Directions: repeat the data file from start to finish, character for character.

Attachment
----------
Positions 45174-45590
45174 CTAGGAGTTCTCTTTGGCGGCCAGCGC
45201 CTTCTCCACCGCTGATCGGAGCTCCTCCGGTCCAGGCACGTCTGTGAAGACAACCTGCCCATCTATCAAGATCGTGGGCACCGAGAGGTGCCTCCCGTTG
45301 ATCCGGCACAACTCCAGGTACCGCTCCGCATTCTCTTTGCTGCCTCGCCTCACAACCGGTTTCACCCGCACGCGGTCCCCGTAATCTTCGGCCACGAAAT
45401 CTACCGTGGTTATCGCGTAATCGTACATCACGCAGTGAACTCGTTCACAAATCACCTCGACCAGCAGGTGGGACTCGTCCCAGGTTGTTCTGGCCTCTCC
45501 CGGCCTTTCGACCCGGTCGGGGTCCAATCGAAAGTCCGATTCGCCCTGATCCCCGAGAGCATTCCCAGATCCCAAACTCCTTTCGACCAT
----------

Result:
Positions 45174-45590
45174 CTAGGAGTTCTCTTTGGCGGCCAGCGC
45201 CTTCTCCACCGCTGATCGGAGCTCCTCCGGTCCAGGCACGTCTGTGAAGACAACCTGCCCATCTATCAAGATCGTGGGCACCGAGAGGTGCCTCCCGTTG
45301 ATCCGGCACAACTCCAGGTACCGCTCCGCATTCTCTTTGCTGCCTCGCCTCACAACCGGTTTCACCCGCACGCGGTCCCCGTAATCTTCGGCCACGAAAT
45401 CTACCGTGGTTATCGCGTAATCGTACATCACGCAGTGAACTCGTTCACAAATCACCTCGACCAGCAGGTGGGACTCGTCCCAGGTTGTTCTGGCCTCTCC
45501 CGGCCTTTCGACCCGGTCGGGGTCCAATCGAAAGTCCGATTCGCCCTGATCCCCGAGAGCATTCCCAGATCCCAAACTCCTTTCGACCAT